An unconventional love story about two interchanging couples, “Closer,” which opens on Friday in the Loeb Ex, could either be the perfect show or the worst show to take your date to. Exploring the selfish and sadistic motives of love, the play promises to be as abrasive and irresistible as a destructive relationship. "’Closer’ is brutally honest, I think that's what I like about it. There are no bells and whistles. It is quite raw and bare," says Lily R. Glimcher '14, a first-time director. "I wanted a play with a small cast that would allow me to explore the complex psyche of these characters and their relationships.
Rumor has it that in 1791, a prankster and Dublin theater proprietor by the name of James Daly made a bet that he could make up a nonsensical word that would become a catchphrase overnight. He hired a group of street actors to write the word “quiz” on the walls around Dublin, and the next day people were asking each other what “quiz” meant. No doubt some know-it-alls claimed they had the answer, while others thought it was a test.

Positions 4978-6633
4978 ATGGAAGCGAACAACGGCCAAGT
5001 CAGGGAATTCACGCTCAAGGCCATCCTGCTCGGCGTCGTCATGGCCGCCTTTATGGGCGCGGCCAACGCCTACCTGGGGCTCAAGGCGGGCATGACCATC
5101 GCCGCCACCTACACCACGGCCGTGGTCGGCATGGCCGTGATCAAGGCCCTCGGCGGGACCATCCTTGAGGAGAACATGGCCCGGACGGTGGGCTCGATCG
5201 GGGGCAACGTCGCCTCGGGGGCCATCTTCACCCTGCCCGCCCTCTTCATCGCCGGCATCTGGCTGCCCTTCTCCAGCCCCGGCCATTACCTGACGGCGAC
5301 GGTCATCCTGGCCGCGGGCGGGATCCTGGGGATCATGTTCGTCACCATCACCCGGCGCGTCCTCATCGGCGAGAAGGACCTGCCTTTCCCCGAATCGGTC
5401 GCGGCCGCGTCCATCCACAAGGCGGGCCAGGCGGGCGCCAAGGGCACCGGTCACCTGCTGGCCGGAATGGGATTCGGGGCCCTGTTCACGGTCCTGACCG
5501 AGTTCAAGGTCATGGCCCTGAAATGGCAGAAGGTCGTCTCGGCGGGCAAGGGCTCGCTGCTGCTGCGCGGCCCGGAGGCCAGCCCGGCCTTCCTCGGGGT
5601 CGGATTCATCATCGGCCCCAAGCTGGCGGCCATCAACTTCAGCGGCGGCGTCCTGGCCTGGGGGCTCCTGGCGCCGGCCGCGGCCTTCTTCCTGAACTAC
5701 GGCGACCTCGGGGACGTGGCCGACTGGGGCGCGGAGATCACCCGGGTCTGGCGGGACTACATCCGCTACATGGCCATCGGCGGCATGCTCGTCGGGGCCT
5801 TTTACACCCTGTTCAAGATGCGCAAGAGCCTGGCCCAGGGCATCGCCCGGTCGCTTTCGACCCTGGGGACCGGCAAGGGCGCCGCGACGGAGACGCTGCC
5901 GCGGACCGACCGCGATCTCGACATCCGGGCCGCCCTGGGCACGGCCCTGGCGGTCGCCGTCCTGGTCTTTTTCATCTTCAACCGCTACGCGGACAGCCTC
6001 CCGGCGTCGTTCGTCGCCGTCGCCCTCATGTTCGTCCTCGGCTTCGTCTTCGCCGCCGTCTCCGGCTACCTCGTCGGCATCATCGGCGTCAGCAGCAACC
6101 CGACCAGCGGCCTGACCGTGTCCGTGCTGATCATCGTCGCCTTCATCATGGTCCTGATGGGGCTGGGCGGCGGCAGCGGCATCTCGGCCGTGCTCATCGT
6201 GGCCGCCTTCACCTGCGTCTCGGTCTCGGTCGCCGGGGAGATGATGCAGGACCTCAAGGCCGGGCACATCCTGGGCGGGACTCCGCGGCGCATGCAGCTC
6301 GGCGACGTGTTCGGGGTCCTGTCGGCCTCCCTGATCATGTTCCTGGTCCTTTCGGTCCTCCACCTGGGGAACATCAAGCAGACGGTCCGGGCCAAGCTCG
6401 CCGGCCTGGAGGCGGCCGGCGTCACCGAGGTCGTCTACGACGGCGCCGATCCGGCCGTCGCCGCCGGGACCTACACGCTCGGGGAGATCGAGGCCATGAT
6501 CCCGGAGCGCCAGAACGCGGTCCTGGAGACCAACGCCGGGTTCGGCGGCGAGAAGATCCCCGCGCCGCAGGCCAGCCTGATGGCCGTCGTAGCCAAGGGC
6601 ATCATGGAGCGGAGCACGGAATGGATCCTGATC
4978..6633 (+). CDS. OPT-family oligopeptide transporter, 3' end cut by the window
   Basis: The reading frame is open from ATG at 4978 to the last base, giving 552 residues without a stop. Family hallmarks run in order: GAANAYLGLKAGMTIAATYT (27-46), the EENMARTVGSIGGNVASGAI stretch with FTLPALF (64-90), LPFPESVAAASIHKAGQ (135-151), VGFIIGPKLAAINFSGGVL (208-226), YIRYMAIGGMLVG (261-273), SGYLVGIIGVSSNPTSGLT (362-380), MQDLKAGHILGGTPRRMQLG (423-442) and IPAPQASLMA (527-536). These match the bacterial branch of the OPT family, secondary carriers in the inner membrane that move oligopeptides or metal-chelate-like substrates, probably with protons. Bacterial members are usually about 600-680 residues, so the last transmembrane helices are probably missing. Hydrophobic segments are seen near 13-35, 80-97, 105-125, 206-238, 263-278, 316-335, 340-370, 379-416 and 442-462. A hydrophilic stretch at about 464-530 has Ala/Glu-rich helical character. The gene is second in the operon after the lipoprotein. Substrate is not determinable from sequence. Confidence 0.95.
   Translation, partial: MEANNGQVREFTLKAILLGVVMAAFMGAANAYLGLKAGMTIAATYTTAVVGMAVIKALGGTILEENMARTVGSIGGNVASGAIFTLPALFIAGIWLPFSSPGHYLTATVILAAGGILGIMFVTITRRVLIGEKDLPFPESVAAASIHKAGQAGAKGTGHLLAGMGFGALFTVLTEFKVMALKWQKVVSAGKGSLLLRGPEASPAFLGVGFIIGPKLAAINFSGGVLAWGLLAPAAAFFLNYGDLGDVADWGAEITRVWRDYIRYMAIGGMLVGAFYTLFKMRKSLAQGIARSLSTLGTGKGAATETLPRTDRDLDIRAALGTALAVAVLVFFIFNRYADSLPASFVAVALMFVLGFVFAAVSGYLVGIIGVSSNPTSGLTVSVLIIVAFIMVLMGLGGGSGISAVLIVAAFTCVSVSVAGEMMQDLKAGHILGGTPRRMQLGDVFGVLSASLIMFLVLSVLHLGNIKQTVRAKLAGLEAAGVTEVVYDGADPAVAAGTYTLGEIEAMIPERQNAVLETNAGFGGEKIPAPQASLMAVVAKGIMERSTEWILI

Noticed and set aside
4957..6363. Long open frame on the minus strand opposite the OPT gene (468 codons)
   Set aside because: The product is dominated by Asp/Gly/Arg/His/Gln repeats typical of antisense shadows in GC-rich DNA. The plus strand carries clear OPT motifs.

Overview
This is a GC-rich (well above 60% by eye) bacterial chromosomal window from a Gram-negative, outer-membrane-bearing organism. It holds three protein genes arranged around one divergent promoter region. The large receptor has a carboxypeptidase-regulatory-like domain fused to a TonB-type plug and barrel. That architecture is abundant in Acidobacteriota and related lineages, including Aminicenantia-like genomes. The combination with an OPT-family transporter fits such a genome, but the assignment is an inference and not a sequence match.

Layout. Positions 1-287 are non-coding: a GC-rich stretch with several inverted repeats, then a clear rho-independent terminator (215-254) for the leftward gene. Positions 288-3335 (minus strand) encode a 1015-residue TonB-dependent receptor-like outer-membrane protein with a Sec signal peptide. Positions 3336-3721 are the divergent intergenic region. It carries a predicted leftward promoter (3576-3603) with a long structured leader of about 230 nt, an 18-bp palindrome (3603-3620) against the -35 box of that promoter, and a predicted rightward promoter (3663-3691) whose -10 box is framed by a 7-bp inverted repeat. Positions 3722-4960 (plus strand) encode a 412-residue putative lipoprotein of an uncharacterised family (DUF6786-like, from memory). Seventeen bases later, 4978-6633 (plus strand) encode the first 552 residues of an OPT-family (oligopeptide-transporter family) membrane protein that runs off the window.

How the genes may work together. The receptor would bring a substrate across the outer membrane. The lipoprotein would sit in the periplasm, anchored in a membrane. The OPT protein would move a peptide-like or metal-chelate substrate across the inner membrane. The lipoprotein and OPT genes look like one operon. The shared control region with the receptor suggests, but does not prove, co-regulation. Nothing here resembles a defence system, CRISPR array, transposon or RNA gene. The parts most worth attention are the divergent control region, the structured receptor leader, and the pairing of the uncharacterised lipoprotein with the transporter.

Boyd infuses this family drama with the familiar setup of chasing the American Dream, symbolically setting the opening scene on the Fourth of July. Still, Boyd manages to make the story his own by bringing it into the present day, in the aftermath of the last recession, which gives the theme of lost and broken American dreams added poignancy and realism.
Panelists from Harvard graduate schools met for a panel entitled "Are Arts Relevant in a 21st Century World?" The panelists discussed ways to popularize the arts and to make art an effective tool for social change.
Christine M. O. Lagarde, the managing director of the International Monetary Fund, spoke about seizing leadership opportunities in a changing geopolitical world order in her speech to graduating students at Harvard Kennedy School’s Class Day on Wednesday.
In a reversal of the typical pattern of many a campus conversation on the Middle East, the Israel Conference at Harvard on Thursday and Friday aimed to discuss ways that Israel can help the rest of the world rather than ways that the world can help solve problems in Israel, organizers of the student-led symposium said.